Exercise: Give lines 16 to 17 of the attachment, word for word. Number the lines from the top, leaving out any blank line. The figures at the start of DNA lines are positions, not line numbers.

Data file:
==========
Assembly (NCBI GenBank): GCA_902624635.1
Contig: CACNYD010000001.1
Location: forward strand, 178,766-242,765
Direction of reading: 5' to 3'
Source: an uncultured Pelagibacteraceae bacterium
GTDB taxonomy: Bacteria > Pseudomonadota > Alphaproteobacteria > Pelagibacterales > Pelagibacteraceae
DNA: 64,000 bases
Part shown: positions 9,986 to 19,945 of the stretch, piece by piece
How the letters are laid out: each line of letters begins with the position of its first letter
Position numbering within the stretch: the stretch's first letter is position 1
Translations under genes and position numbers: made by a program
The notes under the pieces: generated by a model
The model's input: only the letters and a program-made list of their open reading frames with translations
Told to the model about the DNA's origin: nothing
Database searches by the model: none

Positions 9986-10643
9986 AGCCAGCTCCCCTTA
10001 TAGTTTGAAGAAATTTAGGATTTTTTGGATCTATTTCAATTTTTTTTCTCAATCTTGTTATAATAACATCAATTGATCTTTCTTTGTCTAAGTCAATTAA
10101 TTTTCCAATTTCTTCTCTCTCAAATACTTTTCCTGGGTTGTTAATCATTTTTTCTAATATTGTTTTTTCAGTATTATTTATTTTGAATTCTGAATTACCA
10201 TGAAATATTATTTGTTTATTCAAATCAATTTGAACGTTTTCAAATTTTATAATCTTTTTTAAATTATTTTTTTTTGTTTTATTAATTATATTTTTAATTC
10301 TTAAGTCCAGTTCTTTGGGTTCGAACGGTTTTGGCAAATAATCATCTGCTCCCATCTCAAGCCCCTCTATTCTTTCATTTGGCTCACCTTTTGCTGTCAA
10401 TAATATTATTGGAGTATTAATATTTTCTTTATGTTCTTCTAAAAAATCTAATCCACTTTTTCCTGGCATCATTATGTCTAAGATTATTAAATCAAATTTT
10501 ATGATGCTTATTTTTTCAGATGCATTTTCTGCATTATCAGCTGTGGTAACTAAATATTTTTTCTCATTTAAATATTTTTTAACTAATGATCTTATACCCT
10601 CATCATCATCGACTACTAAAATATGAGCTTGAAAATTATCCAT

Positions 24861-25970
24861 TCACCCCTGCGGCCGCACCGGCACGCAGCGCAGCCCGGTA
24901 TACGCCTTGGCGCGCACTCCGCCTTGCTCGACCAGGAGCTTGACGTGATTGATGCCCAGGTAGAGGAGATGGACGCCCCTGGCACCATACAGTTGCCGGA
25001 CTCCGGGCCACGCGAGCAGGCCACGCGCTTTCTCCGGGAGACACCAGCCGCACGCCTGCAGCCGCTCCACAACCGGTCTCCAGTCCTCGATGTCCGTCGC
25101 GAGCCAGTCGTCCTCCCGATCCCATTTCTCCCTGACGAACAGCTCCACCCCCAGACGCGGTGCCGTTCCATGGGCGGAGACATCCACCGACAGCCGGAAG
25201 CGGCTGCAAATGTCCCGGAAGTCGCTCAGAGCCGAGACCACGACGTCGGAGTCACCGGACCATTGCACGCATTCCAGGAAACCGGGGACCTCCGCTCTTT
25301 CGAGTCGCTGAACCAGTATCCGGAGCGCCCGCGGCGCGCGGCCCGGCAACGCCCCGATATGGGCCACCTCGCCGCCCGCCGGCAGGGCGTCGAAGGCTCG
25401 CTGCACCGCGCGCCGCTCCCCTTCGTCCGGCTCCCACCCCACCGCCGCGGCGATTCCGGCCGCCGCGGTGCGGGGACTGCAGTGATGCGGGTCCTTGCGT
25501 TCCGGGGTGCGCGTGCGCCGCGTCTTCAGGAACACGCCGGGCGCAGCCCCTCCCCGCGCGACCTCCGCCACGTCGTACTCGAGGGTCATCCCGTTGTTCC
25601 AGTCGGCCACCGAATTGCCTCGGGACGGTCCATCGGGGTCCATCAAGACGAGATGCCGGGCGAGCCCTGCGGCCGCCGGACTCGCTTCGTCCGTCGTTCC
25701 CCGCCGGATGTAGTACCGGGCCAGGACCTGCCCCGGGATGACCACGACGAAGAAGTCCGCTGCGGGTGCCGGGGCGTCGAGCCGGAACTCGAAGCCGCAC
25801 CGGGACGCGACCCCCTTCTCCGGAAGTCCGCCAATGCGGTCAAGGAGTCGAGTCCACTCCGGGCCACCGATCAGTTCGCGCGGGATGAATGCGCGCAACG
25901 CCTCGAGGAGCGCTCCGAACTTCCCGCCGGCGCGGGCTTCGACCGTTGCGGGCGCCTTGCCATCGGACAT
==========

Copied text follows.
Positions 9986-10643
9986 AGCCAGCTCCCCTTA